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Hamas Hits Back At 'Preposterous' Egypt Claims

Egyptian claims that Mohammed Morsi conspired with Hamas have been dismissed by the Islamist group as part of a "cheap campaign."
Hamas militants hold a poster depicting Mohamed Morsy of the Muslim Brotherhood as they celebrate in the street in Gaza City after he was declared Egypt's first democratic president June 24, 2012. Morsy's win was hailed by Hamas, the Islamist group governing Gaza and which is locked in a power-struggle with the West Bank-based, U.S.-backed Palestinian Authority of President Mahmoud Abbas. REUTERS/Mohammed Salem (GAZA - Tags: POLITICS ELECTIONS TPX IMAGES OF THE DAY MILITARY) - RTR343IV

On Friday, July 26, Egyptian authorities announced the arrest of ousted President Mohammed Morsi over an array of accusations, the most significant of which, according to the investigating judge, is Morsi’s conspiring with Hamas to carry out aggressive acts in the country, including attacks against police stations and soldiers.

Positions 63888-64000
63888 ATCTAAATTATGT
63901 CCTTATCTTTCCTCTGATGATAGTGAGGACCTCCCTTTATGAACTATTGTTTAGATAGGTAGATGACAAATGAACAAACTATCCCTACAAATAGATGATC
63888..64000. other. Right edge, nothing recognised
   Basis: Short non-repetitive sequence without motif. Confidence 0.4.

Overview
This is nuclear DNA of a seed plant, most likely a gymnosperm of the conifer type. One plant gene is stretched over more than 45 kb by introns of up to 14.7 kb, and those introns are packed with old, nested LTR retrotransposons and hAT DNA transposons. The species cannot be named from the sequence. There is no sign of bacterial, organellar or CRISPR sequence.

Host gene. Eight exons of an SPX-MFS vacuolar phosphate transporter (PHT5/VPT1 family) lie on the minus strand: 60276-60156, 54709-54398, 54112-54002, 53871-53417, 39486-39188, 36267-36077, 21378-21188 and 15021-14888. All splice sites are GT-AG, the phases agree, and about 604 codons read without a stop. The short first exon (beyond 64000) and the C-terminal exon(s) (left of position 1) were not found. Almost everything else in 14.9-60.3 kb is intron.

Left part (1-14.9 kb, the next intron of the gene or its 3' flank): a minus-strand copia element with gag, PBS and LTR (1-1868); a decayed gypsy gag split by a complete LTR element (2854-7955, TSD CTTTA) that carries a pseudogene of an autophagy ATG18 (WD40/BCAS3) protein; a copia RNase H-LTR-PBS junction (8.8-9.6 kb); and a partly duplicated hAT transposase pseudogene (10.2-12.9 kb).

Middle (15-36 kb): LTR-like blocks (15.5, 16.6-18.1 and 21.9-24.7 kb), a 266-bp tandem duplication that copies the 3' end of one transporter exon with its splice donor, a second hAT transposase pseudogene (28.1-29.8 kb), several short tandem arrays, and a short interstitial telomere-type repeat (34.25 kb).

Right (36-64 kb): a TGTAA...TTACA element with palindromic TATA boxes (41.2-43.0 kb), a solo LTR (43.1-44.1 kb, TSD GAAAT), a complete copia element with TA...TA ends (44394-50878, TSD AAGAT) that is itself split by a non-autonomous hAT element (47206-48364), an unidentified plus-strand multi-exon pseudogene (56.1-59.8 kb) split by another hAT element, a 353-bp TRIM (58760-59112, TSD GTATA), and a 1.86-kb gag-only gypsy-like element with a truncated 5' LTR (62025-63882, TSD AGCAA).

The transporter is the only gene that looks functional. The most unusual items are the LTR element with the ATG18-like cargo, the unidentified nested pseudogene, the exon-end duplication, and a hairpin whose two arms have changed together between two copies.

It appears Hamas — the Islamist movement that has ruled the Gaza Strip since 2007 — has recently decided to break its silence and respond to accusations leveled against it by Egyptian authorities.

In a written statement July 27, the deputy head of the Palestinian Legislative Council (PLC) in Gaza, Ahmed Bahar, strongly denounced the Egyptian authorities’ accusations that Morsi conspired with Hamas, describing them as preposterous and farcical.

The recent accusations, Bahar added, set a dangerous precedent for the next stage in Egyptian politics as several political and intelligence actors both in and outside Egypt are conducting a vicious conspiracy against the people of Gaza, aimed at bringing down the resistance and the Islamist project in the region.

Bahar also warned against the continued attacks against peaceful protesters and called on Egyptian political parties to “respect the popular and constitutional legitimacy of elected President Morsi" and to "undertake steps to start a national dialogue and keep the country from falling into the grips of devastating violence and civil war.”